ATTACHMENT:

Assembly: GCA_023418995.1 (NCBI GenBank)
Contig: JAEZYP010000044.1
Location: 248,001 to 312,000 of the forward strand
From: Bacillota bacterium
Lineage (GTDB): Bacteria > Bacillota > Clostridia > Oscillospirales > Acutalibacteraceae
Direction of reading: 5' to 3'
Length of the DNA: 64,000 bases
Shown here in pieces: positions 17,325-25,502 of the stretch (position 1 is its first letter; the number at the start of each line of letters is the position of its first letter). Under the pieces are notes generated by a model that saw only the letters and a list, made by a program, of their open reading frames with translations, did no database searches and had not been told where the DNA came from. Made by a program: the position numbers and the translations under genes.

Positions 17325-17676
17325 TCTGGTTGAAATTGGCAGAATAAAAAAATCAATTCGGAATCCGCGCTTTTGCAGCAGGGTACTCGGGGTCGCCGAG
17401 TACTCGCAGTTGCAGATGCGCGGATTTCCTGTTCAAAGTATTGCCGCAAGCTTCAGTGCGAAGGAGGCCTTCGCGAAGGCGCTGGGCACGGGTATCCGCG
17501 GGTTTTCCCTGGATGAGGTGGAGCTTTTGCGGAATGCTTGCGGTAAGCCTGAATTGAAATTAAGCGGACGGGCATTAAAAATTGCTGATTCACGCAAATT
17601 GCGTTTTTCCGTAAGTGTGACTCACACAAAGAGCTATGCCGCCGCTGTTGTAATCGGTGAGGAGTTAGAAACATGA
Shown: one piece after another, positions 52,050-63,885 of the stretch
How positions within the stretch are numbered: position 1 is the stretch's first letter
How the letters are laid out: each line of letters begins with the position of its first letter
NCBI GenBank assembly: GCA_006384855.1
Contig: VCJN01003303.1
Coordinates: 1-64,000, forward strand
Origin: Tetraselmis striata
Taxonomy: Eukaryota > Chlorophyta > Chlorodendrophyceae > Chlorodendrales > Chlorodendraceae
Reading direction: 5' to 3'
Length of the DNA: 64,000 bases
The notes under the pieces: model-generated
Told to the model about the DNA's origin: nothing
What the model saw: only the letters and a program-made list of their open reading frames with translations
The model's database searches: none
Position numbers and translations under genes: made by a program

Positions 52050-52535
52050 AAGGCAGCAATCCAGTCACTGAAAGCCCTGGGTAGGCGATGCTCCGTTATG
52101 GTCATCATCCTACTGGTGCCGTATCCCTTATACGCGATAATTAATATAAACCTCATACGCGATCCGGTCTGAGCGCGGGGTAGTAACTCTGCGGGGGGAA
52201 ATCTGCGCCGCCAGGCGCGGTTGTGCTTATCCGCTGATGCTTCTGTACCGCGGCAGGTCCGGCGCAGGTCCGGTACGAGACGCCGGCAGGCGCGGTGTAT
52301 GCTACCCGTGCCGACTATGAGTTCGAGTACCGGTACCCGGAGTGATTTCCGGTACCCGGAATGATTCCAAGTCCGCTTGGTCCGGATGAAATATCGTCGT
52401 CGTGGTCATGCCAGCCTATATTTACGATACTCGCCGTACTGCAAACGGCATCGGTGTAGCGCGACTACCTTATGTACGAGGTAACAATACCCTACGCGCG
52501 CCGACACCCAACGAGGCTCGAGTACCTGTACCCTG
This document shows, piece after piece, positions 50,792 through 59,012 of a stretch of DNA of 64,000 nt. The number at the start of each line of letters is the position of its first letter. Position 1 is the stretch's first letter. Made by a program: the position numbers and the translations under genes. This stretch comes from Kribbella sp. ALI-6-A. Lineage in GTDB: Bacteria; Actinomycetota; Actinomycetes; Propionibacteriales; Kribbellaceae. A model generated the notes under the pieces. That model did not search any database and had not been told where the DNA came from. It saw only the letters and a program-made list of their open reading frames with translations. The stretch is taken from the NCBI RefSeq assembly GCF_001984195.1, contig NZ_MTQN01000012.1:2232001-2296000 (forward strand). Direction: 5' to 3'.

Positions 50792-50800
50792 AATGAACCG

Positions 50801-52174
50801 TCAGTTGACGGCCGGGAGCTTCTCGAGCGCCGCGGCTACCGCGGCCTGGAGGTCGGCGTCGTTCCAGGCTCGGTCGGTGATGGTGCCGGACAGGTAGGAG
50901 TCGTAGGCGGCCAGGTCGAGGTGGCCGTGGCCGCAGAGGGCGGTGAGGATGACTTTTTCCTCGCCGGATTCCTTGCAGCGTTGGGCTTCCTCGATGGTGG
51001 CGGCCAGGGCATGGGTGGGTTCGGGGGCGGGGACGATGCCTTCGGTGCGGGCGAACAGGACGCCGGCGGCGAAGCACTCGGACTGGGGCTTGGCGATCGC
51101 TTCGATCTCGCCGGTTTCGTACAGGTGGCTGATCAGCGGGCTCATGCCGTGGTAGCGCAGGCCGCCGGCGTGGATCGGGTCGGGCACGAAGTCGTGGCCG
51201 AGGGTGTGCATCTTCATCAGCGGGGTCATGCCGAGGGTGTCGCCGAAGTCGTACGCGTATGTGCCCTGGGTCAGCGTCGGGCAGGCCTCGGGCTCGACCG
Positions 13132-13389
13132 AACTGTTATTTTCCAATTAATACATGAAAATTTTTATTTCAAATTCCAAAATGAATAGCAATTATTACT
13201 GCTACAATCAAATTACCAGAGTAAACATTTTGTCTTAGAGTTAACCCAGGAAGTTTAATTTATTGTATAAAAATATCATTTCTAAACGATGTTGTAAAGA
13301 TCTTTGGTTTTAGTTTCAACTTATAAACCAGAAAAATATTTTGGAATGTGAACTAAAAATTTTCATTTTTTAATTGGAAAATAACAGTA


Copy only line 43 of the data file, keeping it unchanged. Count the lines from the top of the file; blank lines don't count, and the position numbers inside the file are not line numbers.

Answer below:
51101 TTCGATCTCGCCGGTTTCGTACAGGTGGCTGATCAGCGGGCTCATGCCGTGGTAGCGCAGGCCGCCGGCGTGGATCGGGTCGGGCACGAAGTCGTGGCCG